2. Give faculty representation on the board of trustees. As anecdotal evidence at my own institution supports, the trustees (who carry much of the power of the university, at least in theory) exist in a different world from the faculty. They’re made up of ministers and lay leaders in the community, with backgrounds, experiences, and viewpoints that often differ widely from those of the faculty. It’s clear that effective leaders in this environment are those who can navigate between and have credibility with both of these disparate worlds. However, an easy step toward bridging these worlds and increasing faculty agency would be for the faculty to elect a small number of their own members to serve as representatives to this board.
3. Assign administrators some teaching load. This suggestion does not come from Ginsberg’s book but is especially suited to bridging the faculty/administrative divide at my own institution. Many of the faculty feel administrators live and work in a different world than we do as faculty, and many administrators have told me the same thing. This disconnect is heightened by differences in background; even when we want the same things, we don’t speak the same language. As a teaching institution, however, we can all agree that what happens in the classroom is essential. Requiring our administrators to bear some teaching load (or at the minimum requiring that any new administrative position have teaching load built into it) would not only bring faculty and administrators together as colleagues, it would also keep us planted in the same context with the same priorities. Moreover, administrators bearing some teaching load could go a long way to providing limited course release for faculty who wish to pursue research and scholarship but whose current course loads make this impossible.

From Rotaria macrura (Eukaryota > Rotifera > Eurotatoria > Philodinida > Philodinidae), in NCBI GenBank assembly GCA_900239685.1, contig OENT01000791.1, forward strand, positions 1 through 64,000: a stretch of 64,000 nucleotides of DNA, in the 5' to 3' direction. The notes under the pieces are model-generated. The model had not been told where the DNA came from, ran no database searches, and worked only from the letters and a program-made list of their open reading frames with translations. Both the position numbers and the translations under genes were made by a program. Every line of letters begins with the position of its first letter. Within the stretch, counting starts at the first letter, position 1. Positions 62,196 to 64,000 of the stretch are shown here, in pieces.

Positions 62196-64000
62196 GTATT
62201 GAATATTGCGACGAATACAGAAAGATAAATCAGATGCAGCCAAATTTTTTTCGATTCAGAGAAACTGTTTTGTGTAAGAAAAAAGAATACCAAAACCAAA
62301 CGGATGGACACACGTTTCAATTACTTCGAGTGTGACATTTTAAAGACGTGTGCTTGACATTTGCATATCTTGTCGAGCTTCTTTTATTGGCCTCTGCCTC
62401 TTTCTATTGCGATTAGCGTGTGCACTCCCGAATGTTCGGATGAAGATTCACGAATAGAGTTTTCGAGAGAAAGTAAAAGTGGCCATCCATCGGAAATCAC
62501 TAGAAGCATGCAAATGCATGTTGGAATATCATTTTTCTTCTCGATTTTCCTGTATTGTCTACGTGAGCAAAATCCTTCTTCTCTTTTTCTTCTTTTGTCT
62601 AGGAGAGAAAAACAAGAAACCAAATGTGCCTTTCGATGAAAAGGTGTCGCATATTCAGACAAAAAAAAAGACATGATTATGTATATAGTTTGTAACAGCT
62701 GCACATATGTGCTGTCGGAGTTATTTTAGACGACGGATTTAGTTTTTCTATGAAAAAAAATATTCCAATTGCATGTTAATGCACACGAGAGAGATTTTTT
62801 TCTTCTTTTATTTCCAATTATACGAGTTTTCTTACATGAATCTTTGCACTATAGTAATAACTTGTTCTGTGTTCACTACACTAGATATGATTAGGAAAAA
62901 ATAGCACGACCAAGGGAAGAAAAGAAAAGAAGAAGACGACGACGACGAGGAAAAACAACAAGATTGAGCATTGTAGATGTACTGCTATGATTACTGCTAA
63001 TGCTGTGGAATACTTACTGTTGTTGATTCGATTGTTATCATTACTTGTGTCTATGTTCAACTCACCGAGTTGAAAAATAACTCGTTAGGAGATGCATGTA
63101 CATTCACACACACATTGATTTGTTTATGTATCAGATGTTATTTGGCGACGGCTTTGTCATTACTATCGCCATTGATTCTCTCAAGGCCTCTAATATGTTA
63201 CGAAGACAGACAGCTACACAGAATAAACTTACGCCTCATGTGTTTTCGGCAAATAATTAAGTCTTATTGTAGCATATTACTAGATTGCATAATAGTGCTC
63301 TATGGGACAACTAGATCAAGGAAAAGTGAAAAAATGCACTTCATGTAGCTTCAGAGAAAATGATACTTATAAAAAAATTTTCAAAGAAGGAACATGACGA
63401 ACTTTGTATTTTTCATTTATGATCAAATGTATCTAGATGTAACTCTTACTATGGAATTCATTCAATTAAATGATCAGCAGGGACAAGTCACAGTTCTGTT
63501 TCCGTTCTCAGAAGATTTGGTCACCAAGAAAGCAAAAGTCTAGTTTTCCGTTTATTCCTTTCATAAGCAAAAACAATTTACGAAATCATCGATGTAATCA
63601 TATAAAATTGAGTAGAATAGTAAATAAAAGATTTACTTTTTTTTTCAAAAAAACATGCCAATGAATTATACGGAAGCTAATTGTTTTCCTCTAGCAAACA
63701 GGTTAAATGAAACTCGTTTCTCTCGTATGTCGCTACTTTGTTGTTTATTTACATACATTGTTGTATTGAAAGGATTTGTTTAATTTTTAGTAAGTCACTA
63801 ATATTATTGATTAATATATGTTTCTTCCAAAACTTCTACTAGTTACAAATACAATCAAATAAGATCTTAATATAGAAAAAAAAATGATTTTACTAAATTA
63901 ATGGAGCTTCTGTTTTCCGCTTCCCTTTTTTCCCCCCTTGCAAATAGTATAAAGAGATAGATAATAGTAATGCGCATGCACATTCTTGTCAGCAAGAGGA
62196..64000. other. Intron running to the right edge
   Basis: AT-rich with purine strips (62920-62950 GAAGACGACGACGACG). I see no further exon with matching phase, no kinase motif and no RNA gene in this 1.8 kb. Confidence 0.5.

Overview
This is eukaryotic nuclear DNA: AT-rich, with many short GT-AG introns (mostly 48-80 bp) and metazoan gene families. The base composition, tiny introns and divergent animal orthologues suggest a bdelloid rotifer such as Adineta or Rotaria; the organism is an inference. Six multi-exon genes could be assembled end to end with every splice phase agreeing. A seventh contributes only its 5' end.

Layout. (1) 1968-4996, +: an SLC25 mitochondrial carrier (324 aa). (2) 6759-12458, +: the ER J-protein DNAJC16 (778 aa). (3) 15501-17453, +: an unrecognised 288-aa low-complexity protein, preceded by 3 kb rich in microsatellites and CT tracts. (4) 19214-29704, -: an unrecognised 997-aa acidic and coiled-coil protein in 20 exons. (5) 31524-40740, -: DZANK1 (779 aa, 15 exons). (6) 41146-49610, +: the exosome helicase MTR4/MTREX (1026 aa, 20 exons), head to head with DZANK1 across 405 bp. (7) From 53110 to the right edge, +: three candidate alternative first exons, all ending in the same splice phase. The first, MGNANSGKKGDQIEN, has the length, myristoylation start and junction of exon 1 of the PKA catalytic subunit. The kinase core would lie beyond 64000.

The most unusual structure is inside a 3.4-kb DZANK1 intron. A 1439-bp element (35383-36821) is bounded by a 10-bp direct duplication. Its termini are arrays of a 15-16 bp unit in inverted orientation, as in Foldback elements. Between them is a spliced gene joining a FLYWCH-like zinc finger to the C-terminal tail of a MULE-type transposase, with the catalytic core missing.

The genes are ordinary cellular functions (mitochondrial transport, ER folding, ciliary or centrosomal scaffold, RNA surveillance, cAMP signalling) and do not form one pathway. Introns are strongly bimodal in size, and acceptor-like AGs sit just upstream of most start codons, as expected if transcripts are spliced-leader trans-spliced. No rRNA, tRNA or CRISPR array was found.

I think Ginsberg is on to something in his treatment, though his acerbic tone isn’t going to win any administrators over to his side. And that’s not his point: Ginsberg is sure the battle lines are drawn, and he’s articulating a desperate faculty rearguard action. I’d like to think we’re on the same side, just speaking different languages. Unfortunately, I agree with Ginsberg that some of the language and values college administrators have adopted is largely incompatible with what I believe the true values of a liberal arts education actually are, but I haven’t yet given up hope that we can’t bridge those divides and do good work together.